Getting away from politics

Some people here know that I am a complete detective story addict. Not only do I read them, I read about them, I discuss and analyze them with several articles to my credit (if I may use that expression). What follows is a discussion of the latest Lord Peter Wimsey novel. In case this book has not hit the States yet, let me explain.

When Dorothy L. Sayers abandoned the writing of detective fiction she had completed six chapters of a novel Thrones, Dominations about Lord Peter and Harriet, now married and back from their honeymoon. For various reasons, possibly because of the Abdication Crisis, the novel was not finished. There were a couple of amusing short stories, not of the first order, and a series of letters about the war in The Spectator, purportedly from the Wimsery – Delagardie family through late 1939 early 1940. Then nothing. Sayers went on to write literary and theological essays, religious plays and to translate Dante.

In 1998 Jill Paton Walsh, herself a writer of detective and other novels, published a completed version of Thrones, Dominations. Four years later she wrote A Presumption of Death, which began with those letters and developed various themes in them to create an interesting novel with a much better plot than the previous one, of the Wimseys and others during the Battle of Britain and the Blitz. Last year Ms Paton Walsh went further and produced a completely new novel The Attenbury Emeralds about Sayers’s characters, using some references in the various novels and short stories but inventing her own plot.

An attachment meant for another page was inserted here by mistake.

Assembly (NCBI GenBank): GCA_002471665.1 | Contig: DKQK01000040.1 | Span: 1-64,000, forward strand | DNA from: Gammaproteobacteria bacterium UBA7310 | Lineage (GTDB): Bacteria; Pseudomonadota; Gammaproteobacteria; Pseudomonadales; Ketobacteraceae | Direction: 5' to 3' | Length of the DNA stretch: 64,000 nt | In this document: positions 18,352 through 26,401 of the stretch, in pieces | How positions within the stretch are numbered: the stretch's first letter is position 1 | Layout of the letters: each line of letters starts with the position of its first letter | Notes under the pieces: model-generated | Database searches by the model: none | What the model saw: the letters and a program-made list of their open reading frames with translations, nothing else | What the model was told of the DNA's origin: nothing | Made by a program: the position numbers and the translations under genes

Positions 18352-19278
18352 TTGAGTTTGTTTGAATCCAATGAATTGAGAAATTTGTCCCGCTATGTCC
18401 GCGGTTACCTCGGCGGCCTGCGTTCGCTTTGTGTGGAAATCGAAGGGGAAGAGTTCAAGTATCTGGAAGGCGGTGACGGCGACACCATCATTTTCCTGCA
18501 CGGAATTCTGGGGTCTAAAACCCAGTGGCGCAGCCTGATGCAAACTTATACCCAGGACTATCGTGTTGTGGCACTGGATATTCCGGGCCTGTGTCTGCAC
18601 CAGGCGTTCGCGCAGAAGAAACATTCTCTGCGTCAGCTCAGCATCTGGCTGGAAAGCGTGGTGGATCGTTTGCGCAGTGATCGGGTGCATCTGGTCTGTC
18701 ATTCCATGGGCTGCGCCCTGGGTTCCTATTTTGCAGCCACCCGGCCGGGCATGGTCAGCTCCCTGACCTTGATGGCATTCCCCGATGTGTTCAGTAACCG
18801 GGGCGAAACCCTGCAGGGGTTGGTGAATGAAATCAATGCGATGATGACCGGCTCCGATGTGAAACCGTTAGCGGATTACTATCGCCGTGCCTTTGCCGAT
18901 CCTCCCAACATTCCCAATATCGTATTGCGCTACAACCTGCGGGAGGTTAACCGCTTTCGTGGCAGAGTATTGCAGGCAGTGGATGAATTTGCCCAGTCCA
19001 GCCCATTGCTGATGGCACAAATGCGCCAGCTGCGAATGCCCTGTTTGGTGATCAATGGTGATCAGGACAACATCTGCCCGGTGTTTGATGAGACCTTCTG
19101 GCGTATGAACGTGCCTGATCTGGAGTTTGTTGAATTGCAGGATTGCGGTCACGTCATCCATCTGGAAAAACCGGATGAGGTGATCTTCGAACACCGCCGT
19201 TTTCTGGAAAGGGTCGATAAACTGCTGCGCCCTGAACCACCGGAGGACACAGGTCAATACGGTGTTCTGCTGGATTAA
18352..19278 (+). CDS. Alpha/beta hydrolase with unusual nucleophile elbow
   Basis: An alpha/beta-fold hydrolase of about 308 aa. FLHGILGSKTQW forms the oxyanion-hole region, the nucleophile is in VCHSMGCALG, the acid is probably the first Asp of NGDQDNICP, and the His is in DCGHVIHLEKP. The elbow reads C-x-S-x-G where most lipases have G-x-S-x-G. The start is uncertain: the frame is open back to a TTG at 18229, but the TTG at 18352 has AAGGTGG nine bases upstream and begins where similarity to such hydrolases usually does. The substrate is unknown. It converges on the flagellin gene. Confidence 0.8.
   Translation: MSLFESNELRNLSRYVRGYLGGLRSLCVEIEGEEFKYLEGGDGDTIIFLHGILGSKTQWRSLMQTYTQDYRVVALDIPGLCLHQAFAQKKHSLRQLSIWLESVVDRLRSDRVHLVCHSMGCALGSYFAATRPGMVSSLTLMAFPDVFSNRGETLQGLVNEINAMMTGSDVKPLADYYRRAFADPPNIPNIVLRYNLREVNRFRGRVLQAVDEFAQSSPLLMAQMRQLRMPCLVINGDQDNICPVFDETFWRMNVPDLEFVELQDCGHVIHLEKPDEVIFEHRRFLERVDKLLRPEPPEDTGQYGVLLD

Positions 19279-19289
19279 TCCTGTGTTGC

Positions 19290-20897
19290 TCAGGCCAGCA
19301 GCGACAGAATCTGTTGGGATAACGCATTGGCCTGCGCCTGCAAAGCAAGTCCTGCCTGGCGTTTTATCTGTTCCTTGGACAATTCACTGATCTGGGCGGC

The book takes place in 1951 and the main theme (the plot is rather silly) is the adjustment everyone has to make to post-war Britain. Lord Peter, Harriet, Bunter, the Parkers have now become Jill Paton Walsh’s characters as much as Sayers’s. Hmmm. This is my take on that development and the latest novel, posted on the Conservative History blog.

4 thoughts on “Getting away from politics”

  1. Neville Shute’s adjustment to post war Britain was to emigrate to Australia and chronicle his opinions in a series of novels. I’m afraid I never got into the Wimsey novels.

  2. Lots of people did adjust to post-war Britain by emigrating to Australia and New Zealand. Things were quite bleak and it seemed to many that little had been gained by winning the war. There is, in fact, a short dialogue about that between Peter and Harriet in The Attenbury Emeralds. Not about emigration but about Britain’s position.

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